The Water Dogs


courtesy of Caroline Unger

“The Water Dogs,” Caroline Unger and Indy Guttormson

Eleanor Kelly

Normally, school science experiments require simple materials that everyone has, but for two students, their experiment requires assistance from NASA. 

Juniors Caroline Unger and Lindy Guttormson, created a way to direct fluid motion without microgravity, or weightlessness, winning 1st place at the 2021 Droplet Ejection Challenge.

The goal of the project was to design a narrow tube shaped device that can propel water droplets without the use of a pump in microgravity. We were able to do this utilizing capillary flow, a phenomenon that allows water to flow upward in narrow passages in microgravity. Our design modeled the Venturi effect, which is the increase in liquid flow speed as a result in a constriction half way through the tube.”

— Caroline Unger

“We invented microgravity systems that could promote life on Mars,” junior Caroline Unger said.

 The Droplet Ejection Project was created to examine the process of capillary flow, a liquid flowing through a narrow space, through microgravity droplet ejection. Finalists at the competition will have the opportunity to have their capillaries tested at the Glenn Research Center in Cleveland, Ohio. 

“The overall experience wasn’t hard, it was just a lot to do. We both have super busy school lives so it was hard to find time we could really sit down and get work done together.” junior Lindy Guttormson said.

The pair found out about the project during their freshman year. Both of them wanted to further explore their passion for spa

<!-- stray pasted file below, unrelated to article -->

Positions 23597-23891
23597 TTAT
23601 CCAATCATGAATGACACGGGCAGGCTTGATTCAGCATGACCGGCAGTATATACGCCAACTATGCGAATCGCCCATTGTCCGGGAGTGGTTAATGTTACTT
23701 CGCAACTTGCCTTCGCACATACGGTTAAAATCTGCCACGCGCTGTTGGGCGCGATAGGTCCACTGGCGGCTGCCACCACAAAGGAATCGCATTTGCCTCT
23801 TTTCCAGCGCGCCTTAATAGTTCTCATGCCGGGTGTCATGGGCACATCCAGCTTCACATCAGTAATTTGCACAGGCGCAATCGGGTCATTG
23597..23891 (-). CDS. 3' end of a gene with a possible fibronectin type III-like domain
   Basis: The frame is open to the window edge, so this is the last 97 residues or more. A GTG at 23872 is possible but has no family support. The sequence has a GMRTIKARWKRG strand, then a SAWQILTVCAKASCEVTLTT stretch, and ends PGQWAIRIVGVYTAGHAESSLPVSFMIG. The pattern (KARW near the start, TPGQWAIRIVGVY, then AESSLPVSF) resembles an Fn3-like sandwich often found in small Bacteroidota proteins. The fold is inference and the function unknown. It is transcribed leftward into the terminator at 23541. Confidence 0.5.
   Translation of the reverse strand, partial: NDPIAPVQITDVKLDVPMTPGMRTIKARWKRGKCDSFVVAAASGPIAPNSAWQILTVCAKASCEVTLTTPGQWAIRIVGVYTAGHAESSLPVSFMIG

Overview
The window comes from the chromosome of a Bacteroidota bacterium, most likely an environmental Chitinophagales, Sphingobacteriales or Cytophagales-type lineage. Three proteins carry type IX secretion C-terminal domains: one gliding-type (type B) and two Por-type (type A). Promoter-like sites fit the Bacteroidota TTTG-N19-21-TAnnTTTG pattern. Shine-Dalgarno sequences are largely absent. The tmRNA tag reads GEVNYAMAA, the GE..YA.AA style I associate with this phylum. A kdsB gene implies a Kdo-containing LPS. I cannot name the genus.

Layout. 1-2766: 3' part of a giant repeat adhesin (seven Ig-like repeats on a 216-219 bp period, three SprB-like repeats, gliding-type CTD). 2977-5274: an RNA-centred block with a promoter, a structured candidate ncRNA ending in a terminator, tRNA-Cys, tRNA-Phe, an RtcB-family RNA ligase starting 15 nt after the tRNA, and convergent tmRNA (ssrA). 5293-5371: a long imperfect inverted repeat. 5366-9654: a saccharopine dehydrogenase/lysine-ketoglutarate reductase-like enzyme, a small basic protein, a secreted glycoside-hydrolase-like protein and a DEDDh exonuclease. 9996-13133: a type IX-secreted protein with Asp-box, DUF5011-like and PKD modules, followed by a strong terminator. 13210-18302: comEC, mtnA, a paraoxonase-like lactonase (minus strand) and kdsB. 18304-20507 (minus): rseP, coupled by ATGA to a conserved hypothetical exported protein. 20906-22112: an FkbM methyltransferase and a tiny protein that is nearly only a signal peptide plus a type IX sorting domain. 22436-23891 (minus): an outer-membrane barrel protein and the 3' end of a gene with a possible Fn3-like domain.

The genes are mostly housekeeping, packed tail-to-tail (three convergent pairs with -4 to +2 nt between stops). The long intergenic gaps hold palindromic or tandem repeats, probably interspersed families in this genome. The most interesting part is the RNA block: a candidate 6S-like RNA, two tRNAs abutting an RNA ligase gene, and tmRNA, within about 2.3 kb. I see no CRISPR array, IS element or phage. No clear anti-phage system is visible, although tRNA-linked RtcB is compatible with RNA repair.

ce exploration, and this project will help scientists direct fluid in vessels within spacecrafts. 

“The process was definitely challenging, yet very rewarding. Having to come up with the design for the tube was a challenge within itself,” Unger said.

Half of the Venturi tube they create out of 3M Scotch clear liquid plastic adhesive. (Courtesy of Caroline Unger)

The project required them to design and build a simple device using capillary flow to eject water droplets as far as possible. They found that their best bet was to model the Venturi effect. The Venturi effect happens when there is a constant energy, and the velocity of a fluid passing through the small area increases and its pressure decreases. They created three tubes of different lengths, hypothesizing that the longest tube would move the droplets the furthest. They used balloons to test straw prototypes of their Venturi capillaries to clearly see the stream of water ejection through each.

“Lindy and I had a blast simulating the drop test at home. It was an interesting sight, since we placed my phone in a Ziploc bag within a cooler, which we proceeded to drop off of our balcony to observe the brief microgravity,” Unger said.

At home drop trials, Carolines phone in the cooler to see what’s happening.
(Courtesy of Caroline Unger)

In order to test the capillary they created, they simulated NASA’s microgravity test. The two simulated it with a cooler, containing Caroline’s phone while it videoed what was happening to the water droplets as they fell from the tube within the cooler, as it was dropped 25 feet from a balcony. 

 “Going to the conference was ridiculously cool. It reminded me of the scene in Big Hero 6 where all of the students were presenting their game changing inventions, except with high schoolers who had invented microgravity systems that could promote life on Mars” Unger said. 

NASA’s Testing Setup (Courtesy of Glenn Research Center Staff)

Initially they had submitted their proposal in November of 2020, and the drop trails were supposed to happen in Spring 2021, but due to COVID-19 restrictions it couldn’t happen until this year. During that time the team continued developing their design in CAD software, and then began to create their devices after meeting with NASA staff. In April of 2022, they sent their final designs to the Glenn Research Center. 

“Presenting our project to all these crazy smart people made me realize I really had a strong grasp on what I was talking about and it made me feel really empowered and confident,” Guttersmon said.